Reduce fuel costs and downtime with a complete fleet maintenance program.


Manufacturers are constantly upgrading and fine-tuning truck designs. Due to today’s market and changing emissions regulations, design changes have resulted in articulated and rigid haul trucks that run cleaner, operate more efficiently and offer a longer service life than the most recent generation.

Image of worker performing maintenance on a truckTruck maintenance now requires an attention to efficient operation. Technicians must stay current on changing designs and required maintenance intervals. The following maintenance tips can give owners the advantage they need to get the most out of any articulated or rigid truck service program.

Be a Bookworm
The most overlooked resource is the reference material that comes with every truck. “Technicians can really boost their knowledge by reading the operating and service manuals that come with the truck,” says Ken Emmett, truck product manager for Terex Construction.
This suggestion also applies to seasoned technicians. The maintenance needs of each truck differ across models and often within the same model. Studying each truck’s manual can keep technicians informed of potential issues that their field experience may not cover.

Tier Up
Tier 4i regulations aim to reduce exhaust emissions, producing changes in articulated truck design that conserve fuel and contribute to long-term fuel economy. This increased efficiency does mean more system components for technicians to identify, understand and maintain—making the manual an even more crucial maintenance tool. The new engine designs also add truck operators as the first line of defense against engine issues because they will be the first to notice changes in truck performance.

Staying in the dark about these reduced emissions—or trying to “trick” the emissions system—will result in major engine issues. Ignoring emissions alerts will only lead to the engine derating to the idle position, paralyzing the truck and hurting its performance.

Oil and Ash
All oils are not created equal—especially in today’s trucks. Tier 4i engines and trucks with EGR systems require low-ash oil, since ash from the oil can plug the diesel particulate filter. Therefore, if the right oil is not used, fleets will see increased truck downtime to accommodate more frequent regeneration cycles—reducing truck productivity and increasing fuel consumption.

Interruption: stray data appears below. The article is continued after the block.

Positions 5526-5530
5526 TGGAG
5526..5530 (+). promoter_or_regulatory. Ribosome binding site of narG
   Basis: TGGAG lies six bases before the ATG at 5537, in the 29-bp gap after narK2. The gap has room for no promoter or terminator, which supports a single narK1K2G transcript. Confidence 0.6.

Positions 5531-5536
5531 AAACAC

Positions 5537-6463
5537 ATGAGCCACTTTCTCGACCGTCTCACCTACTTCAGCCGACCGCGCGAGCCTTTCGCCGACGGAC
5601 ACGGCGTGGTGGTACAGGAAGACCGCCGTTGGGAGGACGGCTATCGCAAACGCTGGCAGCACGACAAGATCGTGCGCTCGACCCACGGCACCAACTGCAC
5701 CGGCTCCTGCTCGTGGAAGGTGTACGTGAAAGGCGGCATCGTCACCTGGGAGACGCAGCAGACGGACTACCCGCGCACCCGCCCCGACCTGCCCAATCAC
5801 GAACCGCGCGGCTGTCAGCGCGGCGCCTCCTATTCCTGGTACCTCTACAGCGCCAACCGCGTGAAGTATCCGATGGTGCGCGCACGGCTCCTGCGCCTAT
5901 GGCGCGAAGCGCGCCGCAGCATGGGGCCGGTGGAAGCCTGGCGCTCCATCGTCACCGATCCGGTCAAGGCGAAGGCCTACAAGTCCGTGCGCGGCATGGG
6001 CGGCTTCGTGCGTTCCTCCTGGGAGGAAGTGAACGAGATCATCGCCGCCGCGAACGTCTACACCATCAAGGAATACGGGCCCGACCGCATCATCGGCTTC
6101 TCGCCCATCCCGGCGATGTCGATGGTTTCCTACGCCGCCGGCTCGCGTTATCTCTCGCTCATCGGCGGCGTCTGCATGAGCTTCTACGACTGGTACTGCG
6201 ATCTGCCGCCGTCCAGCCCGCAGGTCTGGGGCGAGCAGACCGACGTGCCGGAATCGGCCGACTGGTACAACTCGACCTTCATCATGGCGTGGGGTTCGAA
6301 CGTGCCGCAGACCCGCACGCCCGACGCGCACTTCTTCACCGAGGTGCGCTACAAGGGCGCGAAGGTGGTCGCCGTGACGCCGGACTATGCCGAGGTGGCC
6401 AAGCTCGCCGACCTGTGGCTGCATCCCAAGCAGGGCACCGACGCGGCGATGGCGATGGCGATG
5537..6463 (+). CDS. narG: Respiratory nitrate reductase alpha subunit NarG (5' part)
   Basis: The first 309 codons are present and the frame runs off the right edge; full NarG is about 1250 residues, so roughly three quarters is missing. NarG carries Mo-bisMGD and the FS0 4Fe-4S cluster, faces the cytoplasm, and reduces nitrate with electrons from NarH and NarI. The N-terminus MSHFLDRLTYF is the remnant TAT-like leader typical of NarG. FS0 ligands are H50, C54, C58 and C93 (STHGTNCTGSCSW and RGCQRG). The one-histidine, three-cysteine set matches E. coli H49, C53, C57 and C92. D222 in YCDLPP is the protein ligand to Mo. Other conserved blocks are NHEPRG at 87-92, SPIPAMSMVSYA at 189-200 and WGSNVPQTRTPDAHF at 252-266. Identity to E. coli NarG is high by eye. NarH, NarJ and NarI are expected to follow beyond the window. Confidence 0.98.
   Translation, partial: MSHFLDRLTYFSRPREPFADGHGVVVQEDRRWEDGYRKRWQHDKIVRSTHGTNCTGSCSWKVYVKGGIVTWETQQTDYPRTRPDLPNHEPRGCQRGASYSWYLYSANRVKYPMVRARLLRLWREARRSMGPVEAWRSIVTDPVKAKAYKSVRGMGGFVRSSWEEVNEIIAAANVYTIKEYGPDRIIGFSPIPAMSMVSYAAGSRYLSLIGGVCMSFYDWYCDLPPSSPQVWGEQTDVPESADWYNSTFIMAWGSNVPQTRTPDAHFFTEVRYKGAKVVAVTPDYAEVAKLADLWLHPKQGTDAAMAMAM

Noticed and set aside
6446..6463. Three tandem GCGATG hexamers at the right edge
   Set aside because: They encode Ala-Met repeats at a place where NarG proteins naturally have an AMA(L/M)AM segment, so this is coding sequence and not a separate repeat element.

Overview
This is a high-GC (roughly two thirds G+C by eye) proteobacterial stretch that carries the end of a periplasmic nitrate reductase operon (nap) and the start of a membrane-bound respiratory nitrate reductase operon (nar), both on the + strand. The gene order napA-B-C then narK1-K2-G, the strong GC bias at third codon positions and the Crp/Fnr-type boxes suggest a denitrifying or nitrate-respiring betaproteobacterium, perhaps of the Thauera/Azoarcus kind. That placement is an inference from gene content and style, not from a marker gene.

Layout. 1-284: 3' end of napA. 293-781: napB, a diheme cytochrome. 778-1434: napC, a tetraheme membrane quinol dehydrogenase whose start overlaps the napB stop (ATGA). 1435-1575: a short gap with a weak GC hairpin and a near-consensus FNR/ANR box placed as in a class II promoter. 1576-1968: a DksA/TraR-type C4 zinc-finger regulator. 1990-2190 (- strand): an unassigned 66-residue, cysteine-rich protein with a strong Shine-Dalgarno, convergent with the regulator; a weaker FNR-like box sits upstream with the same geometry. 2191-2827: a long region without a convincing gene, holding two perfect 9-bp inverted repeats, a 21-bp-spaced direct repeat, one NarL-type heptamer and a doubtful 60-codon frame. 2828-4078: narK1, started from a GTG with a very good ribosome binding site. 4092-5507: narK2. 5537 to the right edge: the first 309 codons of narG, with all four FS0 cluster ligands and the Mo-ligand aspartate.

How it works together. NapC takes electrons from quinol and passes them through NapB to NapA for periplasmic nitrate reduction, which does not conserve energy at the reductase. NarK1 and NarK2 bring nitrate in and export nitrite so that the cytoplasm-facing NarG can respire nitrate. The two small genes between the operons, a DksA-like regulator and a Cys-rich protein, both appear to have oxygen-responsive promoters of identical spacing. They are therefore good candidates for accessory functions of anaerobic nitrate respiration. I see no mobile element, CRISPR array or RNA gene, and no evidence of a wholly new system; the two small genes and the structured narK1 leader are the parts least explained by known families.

Size Matters
On the surface, properly sizing trucks for the job may not seem like a maintenance issue. However, attempting to haul more material than the truck’s design can handle will definitely cause maintenance issues. In fact, overloading a truck in an effort to meet production goals may have the opposite effect on productivity.

There are many factors that go into properly sizing a truck in order to increase profitability for a company—capacity, productivity, transport, purchase price and owning, operating and maintenance costs. Reach out to truck experts, like manufacturers and distributors, to help with proper truck selection for a job.

Is It Covered?
New articulated and rigid haul trucks are often covered with a comprehensive warranty. However, service technicians should ensure that the truck is properly maintained to cover any warranty claim.

The manual outlines all required maintenance items and intervals to keep the truck under warranty. Product Service Manager for Terex, Stu Thompson, cites an example in which an engine was severely neglected and a warranty claim had to be denied. The company experienced an engine failure and submitted a warranty claim. Upon inspection, the oil in the pan was so thick that it held a ruler in an upright standing position. “Unfortunately, because it was obvious that the oil was not changed according to the required schedule, the engine manufacturer had no choice but to void the warranty,” Thompson says.

Keep on Rolling
Technicians everywhere should already know that a properly inflated tire will increase fuel economy. If the air pressure is low, the roll will experience increased drag, which reduces fuel economy.

Looking beyond the tires, maintenance of jobsite roads also helps to extend the intervals between refueling. Fill potholes, keep them as level as possible and remove any obstacle that causes excessive stopping and starting. Steady speeds and grades below 10 percent will also result in lower fuel consumption. 

Lube Job
A critical, but often overlooked, item is properly greasing joints and fittings at timed intervals. Trucks not properly lubricated create wear points that will eventually worsen until a replacement part is needed.

Automatic lube systems lubricate all required points at correct intervals—the technician needs only to pack the lube tube with grease and let the system do its work.

Local Connections
Equipment distributors are a vital resource. Often, distributors will offer maintenance and service packages to keep trucks running in peak condition and will stock all the required parts to keep their trucks running properly. Also, equipment distributors will have product specialists who are familiar with your fleet’s particular maintenance needs.